Was Jesus crucified? Let’s talk about it on Deeper Waters.
Since I did not find the time to write a blog on Thursday, I’m going to make up for it with a rare Saturday blog. I hope you’ll also be tuning in to the podcast today that I have with Robert Kolb on the resurrection. For now, we’re going to talk about the crucifixion.
If you meet someone who really thinks they speak with authority and that the crucifixion did not happen, you can rest assured you are talking to someone who doesn’t know what they’re talking about.
“The fact of the death of Jesus as a consequence of crucifixion is indisputable, despite hypotheses of a pseudo-death or a deception which are sometimes put forward. It need not be discussed further here.” (Gerd Ludemann. .”What Really Happened To Jesus?” Page 17.)
“Christians who wanted to proclaim Jesus as messiah would not have invented the notion that he was crucified because his crucifixion created such a scandal. Indeed, the apostle Paul calls it the chief “stumbling block” for Jews (1 Cor. 1:23). Where did the tradition come from? It must have actually happened.” (Bart Ehrman, The New Testament: A Historical Introduction to the Early Christian Writings. Third Edition. pages 221-222)
“Jesus was executed by crucifixion, which was a common method of torture and execution used by the Romans.” (Dale Martin, New Testament History and Literature. Page 181)
“That Jesus was executed because he or someone else was claiming that he was the king of the Jews seems to be historically accurate.” (ibid. 186)
“Jesus’ execution is as historically certain as any ancient event can ever be but what about all those very specific details that fill out the story?” John Dominic Crossan here.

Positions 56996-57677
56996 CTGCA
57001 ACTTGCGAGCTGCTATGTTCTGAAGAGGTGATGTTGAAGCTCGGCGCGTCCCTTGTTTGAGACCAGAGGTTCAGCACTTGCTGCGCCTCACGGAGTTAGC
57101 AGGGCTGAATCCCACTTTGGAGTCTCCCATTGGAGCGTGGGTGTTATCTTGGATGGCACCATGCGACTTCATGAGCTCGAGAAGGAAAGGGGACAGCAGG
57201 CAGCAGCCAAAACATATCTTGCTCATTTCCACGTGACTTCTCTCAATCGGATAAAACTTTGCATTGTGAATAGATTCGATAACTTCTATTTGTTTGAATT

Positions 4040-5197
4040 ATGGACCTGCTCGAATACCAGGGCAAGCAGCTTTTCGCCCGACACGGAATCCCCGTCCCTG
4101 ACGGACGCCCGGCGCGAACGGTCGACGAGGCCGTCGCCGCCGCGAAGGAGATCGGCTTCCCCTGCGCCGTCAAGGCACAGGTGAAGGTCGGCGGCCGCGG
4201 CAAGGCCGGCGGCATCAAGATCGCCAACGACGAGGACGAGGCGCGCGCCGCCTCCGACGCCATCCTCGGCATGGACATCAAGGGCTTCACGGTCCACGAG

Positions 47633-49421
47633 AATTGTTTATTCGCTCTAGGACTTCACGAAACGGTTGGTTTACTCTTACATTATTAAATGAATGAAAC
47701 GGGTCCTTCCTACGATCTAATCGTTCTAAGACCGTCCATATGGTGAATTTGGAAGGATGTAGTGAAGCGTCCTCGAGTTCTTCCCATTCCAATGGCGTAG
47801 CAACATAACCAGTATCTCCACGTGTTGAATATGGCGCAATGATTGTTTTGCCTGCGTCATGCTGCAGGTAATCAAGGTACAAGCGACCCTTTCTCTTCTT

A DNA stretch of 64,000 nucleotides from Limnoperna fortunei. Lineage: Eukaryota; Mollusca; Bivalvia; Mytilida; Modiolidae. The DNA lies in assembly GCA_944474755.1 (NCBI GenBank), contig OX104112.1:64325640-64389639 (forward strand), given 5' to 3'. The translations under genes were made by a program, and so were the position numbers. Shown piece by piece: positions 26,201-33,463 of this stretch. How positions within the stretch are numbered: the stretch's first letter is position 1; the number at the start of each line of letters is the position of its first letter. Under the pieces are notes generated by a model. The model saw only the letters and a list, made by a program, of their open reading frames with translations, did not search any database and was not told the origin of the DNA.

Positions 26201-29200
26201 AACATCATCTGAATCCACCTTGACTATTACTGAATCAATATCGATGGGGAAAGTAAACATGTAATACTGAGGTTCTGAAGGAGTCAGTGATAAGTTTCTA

None of these people would be considered orthodox Christians who are saying this. This argument is not being made for theological reasons. It is being made for historical reasons. The testimony of history that Jesus was crucified is overwhelming. It is the testimony of all of our earliest sources as well as non-Christian sources such as Tacitus.
Some people look at the crucifixion and say that it means Jesus died and say “Well so what? The only way you could argue that Jesus rose again is that you had him die. So what?” The reason crucifixion matters is not that it’s just that Jesus died, but that He died the worst death it was possible to die in His time. He died a death that was humiliating and shameful.
In Jesus’s society, you would not invent a story that your messiah who was to be your rival to the emperor even was crucified. That would make as much sense as making up a story that your candidate for the Pope had been an active homosexual in the past or that your candidate for president of the Southern Baptist Convention is a registered sex offender.
And yet, the Christians all agreed that Jesus was crucified, the part of the message that was extremely dangerous to their cause. Why did they all agree? It is because it was undeniable that it happened that way. Everyone knew it.
For Christians today, we can remember all that our Lord did in suffering not just a painful death, but a death that was shameful as well. This is what Hebrews means when in the 12th chapter it says that He went to the cross despising the shame. The shame was worth it for the greater glory that would come. We today can realize that our sufferings lead to the greater glory that will follow.
Christ trusted the promise of God to the cross.
How far are we able to trust that promise?